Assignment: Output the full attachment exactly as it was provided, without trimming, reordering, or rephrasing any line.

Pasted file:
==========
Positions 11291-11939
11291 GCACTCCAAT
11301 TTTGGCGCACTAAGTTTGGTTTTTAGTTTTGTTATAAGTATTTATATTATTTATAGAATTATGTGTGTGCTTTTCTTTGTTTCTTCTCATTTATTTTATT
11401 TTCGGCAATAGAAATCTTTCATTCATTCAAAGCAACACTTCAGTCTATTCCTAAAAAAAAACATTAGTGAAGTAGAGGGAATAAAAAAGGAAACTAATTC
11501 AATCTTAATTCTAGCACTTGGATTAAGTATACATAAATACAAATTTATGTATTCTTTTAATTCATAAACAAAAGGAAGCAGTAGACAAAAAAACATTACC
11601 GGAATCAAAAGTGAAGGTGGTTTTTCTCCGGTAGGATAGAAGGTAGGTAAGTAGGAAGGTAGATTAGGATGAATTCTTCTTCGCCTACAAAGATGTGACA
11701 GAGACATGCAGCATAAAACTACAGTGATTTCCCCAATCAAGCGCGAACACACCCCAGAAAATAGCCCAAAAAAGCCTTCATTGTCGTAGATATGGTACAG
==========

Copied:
Positions 11291-11939
11291 GCACTCCAAT
11301 TTTGGCGCACTAAGTTTGGTTTTTAGTTTTGTTATAAGTATTTATATTATTTATAGAATTATGTGTGTGCTTTTCTTTGTTTCTTCTCATTTATTTTATT
11401 TTCGGCAATAGAAATCTTTCATTCATTCAAAGCAACACTTCAGTCTATTCCTAAAAAAAAACATTAGTGAAGTAGAGGGAATAAAAAAGGAAACTAATTC
11501 AATCTTAATTCTAGCACTTGGATTAAGTATACATAAATACAAATTTATGTATTCTTTTAATTCATAAACAAAAGGAAGCAGTAGACAAAAAAACATTACC
11601 GGAATCAAAAGTGAAGGTGGTTTTTCTCCGGTAGGATAGAAGGTAGGTAAGTAGGAAGGTAGATTAGGATGAATTCTTCTTCGCCTACAAAGATGTGACA
11701 GAGACATGCAGCATAAAACTACAGTGATTTCCCCAATCAAGCGCGAACACACCCCAGAAAATAGCCCAAAAAAGCCTTCATTGTCGTAGATATGGTACAG